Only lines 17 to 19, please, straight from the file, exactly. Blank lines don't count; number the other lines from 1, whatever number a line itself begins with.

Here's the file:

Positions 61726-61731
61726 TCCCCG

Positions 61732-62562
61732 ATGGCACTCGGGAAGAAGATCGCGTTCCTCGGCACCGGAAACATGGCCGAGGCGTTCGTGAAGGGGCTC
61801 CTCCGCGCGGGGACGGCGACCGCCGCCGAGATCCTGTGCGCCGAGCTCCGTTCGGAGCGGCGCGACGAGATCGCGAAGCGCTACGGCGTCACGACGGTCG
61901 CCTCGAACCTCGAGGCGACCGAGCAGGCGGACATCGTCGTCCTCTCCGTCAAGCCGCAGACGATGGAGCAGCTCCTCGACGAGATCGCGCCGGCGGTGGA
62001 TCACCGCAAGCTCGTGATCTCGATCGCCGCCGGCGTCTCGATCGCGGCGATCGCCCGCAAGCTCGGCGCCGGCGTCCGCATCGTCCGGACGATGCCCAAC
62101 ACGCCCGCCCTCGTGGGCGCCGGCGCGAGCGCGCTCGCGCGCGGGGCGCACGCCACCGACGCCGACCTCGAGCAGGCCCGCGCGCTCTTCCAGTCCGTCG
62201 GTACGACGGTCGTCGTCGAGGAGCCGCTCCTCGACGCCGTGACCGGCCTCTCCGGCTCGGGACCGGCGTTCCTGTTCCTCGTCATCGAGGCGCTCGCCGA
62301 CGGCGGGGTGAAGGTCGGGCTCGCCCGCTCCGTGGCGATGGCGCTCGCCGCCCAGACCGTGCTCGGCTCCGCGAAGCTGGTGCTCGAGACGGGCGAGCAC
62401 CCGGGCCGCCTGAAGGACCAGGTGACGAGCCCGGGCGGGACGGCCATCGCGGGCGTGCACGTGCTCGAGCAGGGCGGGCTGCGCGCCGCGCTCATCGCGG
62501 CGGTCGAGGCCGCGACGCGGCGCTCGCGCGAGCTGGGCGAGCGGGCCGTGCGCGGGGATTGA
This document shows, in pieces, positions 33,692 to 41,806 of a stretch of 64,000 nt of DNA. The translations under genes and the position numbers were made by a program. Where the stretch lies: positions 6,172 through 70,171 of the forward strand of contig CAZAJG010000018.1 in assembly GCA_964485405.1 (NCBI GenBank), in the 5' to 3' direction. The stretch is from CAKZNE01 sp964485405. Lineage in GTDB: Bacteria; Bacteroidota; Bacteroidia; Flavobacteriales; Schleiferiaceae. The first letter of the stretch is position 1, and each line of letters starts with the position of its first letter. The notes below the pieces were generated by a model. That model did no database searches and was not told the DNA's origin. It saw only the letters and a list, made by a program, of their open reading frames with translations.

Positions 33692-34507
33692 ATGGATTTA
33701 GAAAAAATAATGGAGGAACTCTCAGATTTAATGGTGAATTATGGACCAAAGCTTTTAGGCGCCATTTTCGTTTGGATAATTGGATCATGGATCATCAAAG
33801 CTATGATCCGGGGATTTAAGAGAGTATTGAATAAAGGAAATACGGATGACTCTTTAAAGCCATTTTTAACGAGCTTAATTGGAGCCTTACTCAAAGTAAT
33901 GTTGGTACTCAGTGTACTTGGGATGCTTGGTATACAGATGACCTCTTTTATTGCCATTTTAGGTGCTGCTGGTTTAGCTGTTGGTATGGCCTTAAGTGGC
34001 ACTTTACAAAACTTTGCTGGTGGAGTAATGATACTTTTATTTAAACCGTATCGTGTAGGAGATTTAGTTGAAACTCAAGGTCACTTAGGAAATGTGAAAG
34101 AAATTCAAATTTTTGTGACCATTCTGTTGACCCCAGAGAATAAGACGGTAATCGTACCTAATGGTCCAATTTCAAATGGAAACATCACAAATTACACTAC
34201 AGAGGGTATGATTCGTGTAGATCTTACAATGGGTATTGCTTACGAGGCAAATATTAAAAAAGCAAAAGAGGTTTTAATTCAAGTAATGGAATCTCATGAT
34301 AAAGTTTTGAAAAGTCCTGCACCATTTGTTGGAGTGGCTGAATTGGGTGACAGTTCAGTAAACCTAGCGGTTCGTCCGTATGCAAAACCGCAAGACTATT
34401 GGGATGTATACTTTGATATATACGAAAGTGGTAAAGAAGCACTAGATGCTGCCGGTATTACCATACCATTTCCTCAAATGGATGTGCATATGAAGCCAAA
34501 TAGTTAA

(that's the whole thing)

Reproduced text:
33801 CTATGATCCGGGGATTTAAGAGAGTATTGAATAAAGGAAATACGGATGACTCTTTAAAGCCATTTTTAACGAGCTTAATTGGAGCCTTACTCAAAGTAAT
33901 GTTGGTACTCAGTGTACTTGGGATGCTTGGTATACAGATGACCTCTTTTATTGCCATTTTAGGTGCTGCTGGTTTAGCTGTTGGTATGGCCTTAAGTGGC
34001 ACTTTACAAAACTTTGCTGGTGGAGTAATGATACTTTTATTTAAACCGTATCGTGTAGGAGATTTAGTTGAAACTCAAGGTCACTTAGGAAATGTGAAAG